StateAverage annual premiumAverage monthly premium
    North Dakota$268$22

    Rate data from Bankrate.com. Data accurate as of May 2022.

    The most expensive states for car insurance

    Unfortunately, car insurance isn’t cheap in every state. In fact, auto coverage can be quite expensive depending on where you live. Here are the top 5 most expensive states for full coverage car insurance:

    1. New York
    2. Louisiana
    3. Florida
    4. Nevada
    5. Michigan

    Again, let’s compare the average price of full coverage car insurance in these states to the U.S. national average. The average American driver pays $1,771 for full coverage insurance, which means the rate among the top 5 most expensive states is about 51% higher than the national average— a significant increase.


    higher than the national average

    So what makes these states so expensive for car insurance? For one, many of these states are located in areas with extreme weather. Louisiana and Florida in particular get hit with severe hurricanes and flooding which can cause car damage. Additionally, Florida and Michigan fall within the top four states with the highest number of uninsured drivers.

    Top 5 most expensive states for auto insurance

    StateAverage annual premiumAverage monthly premium
    New York$2,996$250

    Rate data from Bankrate.com. Data accurate as of May 2022.

    Top 5 most expensive states for state minimum coverage

    Minimum coverage can be pricey, too, depending on where you live. In states where accidents are more likely, or the cost of living is high, even minimum coverage is well above the national average of $545 per year. 

    StateAverage annual premiumAverage monthly premium
    New York$1,339$112
    New Jersey$855$71

    Rate data from Bankrate.com. Data accurate as of May 2022.

    Other factors considered in your car insurance rate

    Where you live isn’t the only factor determining your car insurance rate. One of the first things that an insurance company analyzes is the type of vehicle you own. For example, newer vehicles are often full of the latest safety features, which can help reduce the likelihood or severity of an accident, but cost more to repair or replace.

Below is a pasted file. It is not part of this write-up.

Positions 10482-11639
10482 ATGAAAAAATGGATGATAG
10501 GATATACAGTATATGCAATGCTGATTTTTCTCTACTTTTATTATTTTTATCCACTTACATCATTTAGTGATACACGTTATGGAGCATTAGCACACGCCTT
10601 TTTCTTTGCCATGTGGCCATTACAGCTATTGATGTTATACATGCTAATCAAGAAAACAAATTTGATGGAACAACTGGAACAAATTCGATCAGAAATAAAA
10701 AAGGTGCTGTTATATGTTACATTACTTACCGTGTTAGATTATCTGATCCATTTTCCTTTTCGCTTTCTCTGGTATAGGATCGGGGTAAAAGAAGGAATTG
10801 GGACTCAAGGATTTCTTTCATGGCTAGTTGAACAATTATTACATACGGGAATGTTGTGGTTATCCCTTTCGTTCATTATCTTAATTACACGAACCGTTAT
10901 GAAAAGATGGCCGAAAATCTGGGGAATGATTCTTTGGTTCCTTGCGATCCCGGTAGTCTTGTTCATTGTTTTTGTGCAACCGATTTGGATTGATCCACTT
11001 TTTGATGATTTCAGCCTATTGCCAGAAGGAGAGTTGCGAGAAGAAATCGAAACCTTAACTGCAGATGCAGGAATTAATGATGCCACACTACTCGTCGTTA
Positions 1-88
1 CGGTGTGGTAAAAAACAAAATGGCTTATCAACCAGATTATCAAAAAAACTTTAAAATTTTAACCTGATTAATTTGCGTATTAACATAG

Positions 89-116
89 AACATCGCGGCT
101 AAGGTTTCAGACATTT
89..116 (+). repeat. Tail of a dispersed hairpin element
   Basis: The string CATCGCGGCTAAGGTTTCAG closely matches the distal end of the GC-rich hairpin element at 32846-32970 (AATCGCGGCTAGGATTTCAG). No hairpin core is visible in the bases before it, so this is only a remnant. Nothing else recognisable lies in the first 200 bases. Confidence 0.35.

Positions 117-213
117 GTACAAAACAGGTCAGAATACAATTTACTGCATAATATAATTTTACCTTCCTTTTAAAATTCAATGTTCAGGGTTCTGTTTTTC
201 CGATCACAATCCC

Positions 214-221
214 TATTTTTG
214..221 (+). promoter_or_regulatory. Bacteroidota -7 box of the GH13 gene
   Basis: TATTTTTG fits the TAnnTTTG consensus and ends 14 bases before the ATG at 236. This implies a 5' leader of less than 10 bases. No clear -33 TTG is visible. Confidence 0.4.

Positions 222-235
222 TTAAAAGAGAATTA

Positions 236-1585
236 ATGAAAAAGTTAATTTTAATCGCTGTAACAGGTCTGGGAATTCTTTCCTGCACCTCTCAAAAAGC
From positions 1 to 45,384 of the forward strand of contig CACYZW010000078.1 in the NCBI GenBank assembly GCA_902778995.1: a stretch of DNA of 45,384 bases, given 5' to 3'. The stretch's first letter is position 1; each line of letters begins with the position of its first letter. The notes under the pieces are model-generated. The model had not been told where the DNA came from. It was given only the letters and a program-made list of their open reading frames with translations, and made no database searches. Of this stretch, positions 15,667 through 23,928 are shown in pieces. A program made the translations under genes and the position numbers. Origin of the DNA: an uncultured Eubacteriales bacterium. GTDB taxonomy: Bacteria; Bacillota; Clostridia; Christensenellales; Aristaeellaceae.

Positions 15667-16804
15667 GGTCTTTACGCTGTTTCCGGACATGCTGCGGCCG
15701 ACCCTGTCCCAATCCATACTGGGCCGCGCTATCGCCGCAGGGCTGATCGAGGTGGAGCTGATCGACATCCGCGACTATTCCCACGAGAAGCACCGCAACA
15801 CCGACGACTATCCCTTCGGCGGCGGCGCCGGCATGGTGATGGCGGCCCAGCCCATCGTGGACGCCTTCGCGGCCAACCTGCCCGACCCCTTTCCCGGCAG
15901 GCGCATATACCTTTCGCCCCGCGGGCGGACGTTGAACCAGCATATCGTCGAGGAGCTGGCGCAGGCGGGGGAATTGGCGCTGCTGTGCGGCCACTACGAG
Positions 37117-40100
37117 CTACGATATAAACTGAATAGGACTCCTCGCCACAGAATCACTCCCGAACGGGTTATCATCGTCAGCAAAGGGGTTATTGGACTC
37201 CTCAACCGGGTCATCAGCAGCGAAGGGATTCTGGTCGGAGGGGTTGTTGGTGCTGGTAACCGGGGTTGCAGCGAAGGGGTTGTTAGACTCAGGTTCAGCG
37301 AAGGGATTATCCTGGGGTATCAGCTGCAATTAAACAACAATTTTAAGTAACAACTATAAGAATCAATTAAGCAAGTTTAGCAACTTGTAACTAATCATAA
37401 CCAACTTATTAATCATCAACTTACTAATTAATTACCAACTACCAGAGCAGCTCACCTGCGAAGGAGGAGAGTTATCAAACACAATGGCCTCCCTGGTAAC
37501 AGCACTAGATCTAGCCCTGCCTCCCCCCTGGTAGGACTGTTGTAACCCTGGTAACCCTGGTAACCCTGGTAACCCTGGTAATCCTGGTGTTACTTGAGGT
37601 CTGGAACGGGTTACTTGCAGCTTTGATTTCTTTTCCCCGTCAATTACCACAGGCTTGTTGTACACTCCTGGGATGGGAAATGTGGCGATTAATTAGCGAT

Other aspects that insurance companies consider when pricing auto insurance policies may include:

    • Age
    • Gender
    • Marital status
    • Driving record
    • Credit score
    • Claims history
    • Payment history
    • Prior insurance

    Keep in mind that some states ban the use of a few rating factors. Insurance companies in Hawaii and Massachusetts, for example, can’t use your age to rate your policy. California, Hawaii, Massachusetts, Michigan, North Carolina and Pennsylvania ban the use of gender as a rating factor. Your state may also ban using your ZIP code, credit score or other non-driving-related factors. The best way to know how your state handles insurance rating is to contact the Department of Insurance or talk to your insurance company about your state’s laws.

    Car insurance when moving to a different state

    If you’re moving to a new state, you may want to put updating your car insurance on your checklist. Every state has different insurance laws, and once you’ve settled in, you’ll need to get a new policy in your new state. You can’t simply change the address on your old policy; you’ll have to purchase a new policy and cancel your prior one.

    If you have a minimum coverage policy and that’s all you want in your new state, you’ll need to purchase a new policy with your new state’s minimum limits. For example, if you move from California, where the minimum limits are 15/30/5, to Nevada, where the minimum limits are 25/20/20, you’ll need to buy a new Nevada policy with the minimum limits and cancel your California policy. Even if you have limits above your new state’s minimums, you’ll still need a new policy written in your new state. 

    How to change car insurance when moving out of state

    If you’re moving out of state, you have two options for car insurance. You can either call your insurance company and ask to get a new policy written in your new state or you can switch providers. Remember that even if you stay with your existing provider, you’ll need a new policy for your new state and your rate will probably change.